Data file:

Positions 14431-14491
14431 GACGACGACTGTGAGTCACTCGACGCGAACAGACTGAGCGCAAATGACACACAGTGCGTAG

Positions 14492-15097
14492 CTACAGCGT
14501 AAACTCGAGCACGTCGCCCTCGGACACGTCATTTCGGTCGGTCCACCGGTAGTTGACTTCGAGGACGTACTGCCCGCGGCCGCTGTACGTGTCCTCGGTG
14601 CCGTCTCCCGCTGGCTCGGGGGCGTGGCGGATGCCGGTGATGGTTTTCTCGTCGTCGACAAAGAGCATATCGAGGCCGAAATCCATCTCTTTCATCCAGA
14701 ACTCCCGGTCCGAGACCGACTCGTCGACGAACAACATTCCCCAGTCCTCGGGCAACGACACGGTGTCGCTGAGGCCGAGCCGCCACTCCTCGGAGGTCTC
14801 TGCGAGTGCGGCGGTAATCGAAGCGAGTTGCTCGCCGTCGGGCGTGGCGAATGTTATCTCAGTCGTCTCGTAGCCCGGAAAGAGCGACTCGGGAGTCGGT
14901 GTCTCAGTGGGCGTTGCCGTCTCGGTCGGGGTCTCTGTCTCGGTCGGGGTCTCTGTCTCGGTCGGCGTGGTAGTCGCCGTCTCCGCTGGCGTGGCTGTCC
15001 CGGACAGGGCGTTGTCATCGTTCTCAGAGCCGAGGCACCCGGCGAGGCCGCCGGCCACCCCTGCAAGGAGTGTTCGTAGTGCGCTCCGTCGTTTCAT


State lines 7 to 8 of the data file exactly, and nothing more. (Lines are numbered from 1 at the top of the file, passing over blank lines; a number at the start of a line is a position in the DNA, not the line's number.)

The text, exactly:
14701 ACTCCCGGTCCGAGACCGACTCGTCGACGAACAACATTCCCCAGTCCTCGGGCAACGACACGGTGTCGCTGAGGCCGAGCCGCCACTCCTCGGAGGTCTC
14801 TGCGAGTGCGGCGGTAATCGAAGCGAGTTGCTCGCCGTCGGGCGTGGCGAATGTTATCTCAGTCGTCTCGTAGCCCGGAAAGAGCGACTCGGGAGTCGGT